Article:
In the final episode of Good Omens, Aziraphale and Crowley are captured by the forces of Heaven and Hell and put on trial for treason.

Both are sentenced to death, Aziraphale by hellfire and Crowley by holy water, but to the surprise of their masters, they are not hurt by these.
Belzeebub even says,

He became native
He is not one of us anymore.

We later see that they had actually switched places, not become native.

What does 'became native' actually mean?

We learned earlier in the season that Crowley was an angel that fell. Can a demon rise up and become an angel? Is that what becoming native means, or that spending too much time on earth means you become native?

  • "becoming native" is an old English term for westerners who have assimilated and adopted "local" cultures - for example an Englishman who've converted to Hinduism and speaks Hindi or becomes a Muslim and speaks Farsi. We see that both have indeed "become native" to a degree - only not so far as to actually make them immune to holy water and hellfire – slebetman Jun 26 at 7:43
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    spoiler tag for the 'We later see ...' sentence? – mcalex Jun 26 at 8:59
  • @mcalex: Why a spoiler tag for that and not the information in the first or second paragraph? – Chris Jun 26 at 11:46
  • @Chris Most of the first two paras were ascertainable from the blurb ("Adam, Crowley and Aziraphale must work together to fight the powers of heaven and hell and prevent the apocalypse; they find out the fate that awaits them if they do") and previous episodes. The sentence in question is a late reveal in the show and explains the episode puzzle. – mcalex Jun 26 at 12:26
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    @mcalex I mean, I can put one, but if you didn't watch the whole series why would you keep reading the question after "In the final episode.."? – Gustavo Gabriel Jun 26 at 12:46

Became native to me implies 'not born there, but imbued with the traits of there'... 'there', in this case, being Earth.
They were presumed to have become 'human' to some degree.

There's an old British saying, that someone 'goes native' if they live in a foreign land and develop the characteristics and behaviour patterns of that land, rather than their own.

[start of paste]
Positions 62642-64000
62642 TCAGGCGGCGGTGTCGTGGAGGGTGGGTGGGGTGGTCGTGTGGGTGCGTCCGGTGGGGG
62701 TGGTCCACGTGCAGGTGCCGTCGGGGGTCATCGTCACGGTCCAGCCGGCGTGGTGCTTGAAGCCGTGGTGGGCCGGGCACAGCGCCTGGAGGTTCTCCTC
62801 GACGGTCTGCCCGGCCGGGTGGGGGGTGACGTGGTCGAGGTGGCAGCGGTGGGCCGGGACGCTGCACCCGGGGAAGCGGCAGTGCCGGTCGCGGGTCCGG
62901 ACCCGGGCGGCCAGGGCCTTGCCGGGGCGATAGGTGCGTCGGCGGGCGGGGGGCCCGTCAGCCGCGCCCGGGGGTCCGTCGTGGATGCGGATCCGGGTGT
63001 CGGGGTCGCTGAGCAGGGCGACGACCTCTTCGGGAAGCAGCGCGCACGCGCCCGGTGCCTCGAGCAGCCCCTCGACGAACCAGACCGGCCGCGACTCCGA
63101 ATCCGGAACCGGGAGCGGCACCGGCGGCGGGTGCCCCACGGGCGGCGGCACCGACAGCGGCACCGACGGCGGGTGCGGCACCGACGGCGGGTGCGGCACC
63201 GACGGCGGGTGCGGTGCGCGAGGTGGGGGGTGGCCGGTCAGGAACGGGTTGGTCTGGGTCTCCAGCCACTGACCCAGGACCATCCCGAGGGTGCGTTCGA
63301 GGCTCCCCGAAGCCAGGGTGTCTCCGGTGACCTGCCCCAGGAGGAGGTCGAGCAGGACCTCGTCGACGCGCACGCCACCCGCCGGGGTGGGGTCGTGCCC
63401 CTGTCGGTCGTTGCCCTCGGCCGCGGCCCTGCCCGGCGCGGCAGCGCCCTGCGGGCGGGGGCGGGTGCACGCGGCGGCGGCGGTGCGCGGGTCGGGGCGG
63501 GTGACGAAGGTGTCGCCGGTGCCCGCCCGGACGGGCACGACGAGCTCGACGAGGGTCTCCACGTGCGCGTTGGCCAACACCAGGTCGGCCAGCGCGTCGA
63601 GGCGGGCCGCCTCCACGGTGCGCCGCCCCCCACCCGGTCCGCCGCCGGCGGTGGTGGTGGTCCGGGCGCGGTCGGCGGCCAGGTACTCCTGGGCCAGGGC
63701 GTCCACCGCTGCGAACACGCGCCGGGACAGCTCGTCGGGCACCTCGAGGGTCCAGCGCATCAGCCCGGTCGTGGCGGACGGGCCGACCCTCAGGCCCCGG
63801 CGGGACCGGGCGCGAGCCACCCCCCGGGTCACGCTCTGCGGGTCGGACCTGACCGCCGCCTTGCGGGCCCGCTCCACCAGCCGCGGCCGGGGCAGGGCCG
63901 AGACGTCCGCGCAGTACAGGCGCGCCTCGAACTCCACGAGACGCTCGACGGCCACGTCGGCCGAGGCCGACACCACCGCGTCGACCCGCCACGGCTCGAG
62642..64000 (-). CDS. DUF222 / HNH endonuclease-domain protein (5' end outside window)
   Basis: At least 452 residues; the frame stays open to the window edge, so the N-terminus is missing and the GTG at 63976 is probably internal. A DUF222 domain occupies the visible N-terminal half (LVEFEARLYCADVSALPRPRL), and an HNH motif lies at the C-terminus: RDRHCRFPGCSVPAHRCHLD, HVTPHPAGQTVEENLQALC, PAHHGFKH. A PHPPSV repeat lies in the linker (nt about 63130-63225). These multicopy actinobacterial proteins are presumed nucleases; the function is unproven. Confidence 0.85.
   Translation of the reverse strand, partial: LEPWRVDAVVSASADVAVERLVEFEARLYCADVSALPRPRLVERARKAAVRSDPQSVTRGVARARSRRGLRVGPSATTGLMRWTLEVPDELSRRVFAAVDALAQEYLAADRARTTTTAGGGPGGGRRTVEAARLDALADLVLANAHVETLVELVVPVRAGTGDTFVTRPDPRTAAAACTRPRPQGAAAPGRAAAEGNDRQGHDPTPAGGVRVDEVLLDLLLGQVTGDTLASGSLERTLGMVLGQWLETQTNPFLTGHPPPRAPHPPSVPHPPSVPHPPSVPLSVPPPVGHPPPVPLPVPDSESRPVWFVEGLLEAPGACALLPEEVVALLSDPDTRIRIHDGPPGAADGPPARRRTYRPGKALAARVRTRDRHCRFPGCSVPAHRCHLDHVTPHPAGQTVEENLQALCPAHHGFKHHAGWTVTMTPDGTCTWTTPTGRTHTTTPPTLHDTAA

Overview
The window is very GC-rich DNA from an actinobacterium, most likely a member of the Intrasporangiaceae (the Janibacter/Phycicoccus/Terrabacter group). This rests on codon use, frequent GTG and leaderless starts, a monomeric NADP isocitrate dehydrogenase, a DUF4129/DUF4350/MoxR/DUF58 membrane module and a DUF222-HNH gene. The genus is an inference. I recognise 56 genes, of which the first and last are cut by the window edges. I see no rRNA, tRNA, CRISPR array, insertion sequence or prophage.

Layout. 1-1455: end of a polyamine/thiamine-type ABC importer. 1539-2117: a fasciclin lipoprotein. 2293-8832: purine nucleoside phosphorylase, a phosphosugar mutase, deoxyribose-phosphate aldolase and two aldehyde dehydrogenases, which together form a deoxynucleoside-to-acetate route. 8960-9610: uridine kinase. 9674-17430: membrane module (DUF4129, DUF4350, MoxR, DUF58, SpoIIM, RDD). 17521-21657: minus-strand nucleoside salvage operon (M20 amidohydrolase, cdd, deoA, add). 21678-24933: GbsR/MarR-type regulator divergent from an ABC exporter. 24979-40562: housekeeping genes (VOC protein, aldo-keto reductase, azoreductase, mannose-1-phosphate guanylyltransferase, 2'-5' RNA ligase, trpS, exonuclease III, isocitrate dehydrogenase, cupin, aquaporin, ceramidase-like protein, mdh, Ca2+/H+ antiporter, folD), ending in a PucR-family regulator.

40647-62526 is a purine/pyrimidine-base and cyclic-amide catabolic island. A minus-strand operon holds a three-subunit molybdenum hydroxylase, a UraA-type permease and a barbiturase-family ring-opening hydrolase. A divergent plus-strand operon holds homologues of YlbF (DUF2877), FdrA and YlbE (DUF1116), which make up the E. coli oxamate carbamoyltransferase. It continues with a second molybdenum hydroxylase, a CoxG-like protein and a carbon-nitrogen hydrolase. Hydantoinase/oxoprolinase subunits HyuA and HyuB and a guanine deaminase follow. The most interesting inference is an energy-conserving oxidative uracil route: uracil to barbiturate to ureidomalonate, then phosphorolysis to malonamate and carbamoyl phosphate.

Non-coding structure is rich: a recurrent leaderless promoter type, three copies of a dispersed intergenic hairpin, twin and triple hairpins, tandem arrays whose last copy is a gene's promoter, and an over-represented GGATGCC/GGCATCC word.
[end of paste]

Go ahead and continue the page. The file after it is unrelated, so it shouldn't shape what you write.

It's a bit of an old-fashioned idea - the kind of thing you might have heard during the British Raj rather than these days.

The alternative, that they reverted to their actual, true native state, just doesn't fit the plot; only one of them - Crowley - was anything other than his native state of 'angel', so one of them would have died in the execution scenario.

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    So you are saying that they became so "native" that their earth traits overcame their demon and angel traits, that's why they didn't get hurt in the fire and water. – Gustavo Gabriel Jun 25 at 14:48
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    Well, I'm saying that was the assumption - the actuality turned out differently, of course. No other explanation fits either the plot or the old saying. You just can't 'become' your own native native. You already are native to where you came from. – disassociated Jun 25 at 14:55
  • But then only Beelzebub makes this remark about Crowley, which would make sense since his 'native' state is an angel. There was no such comment in Heaven, was there? – Luciano Jun 26 at 9:58
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    I'm still hanging on to the use of the word "became" rather than "reverted" as a clear indication of what he thought. Neither Gaiman nor Pratchett could ever be accused of being sloppy with language. – disassociated Jun 26 at 10:06
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    I'm pretty sure one of the demons said "he's gone native" in reference to Crowley earlier in the show, referring to his use of human technology. The underlying plot is that both sides suspect them of secretly losing their loyalty to Heaven/Hell (which they certainly have by the end). – IllusiveBrian Jun 26 at 13:15

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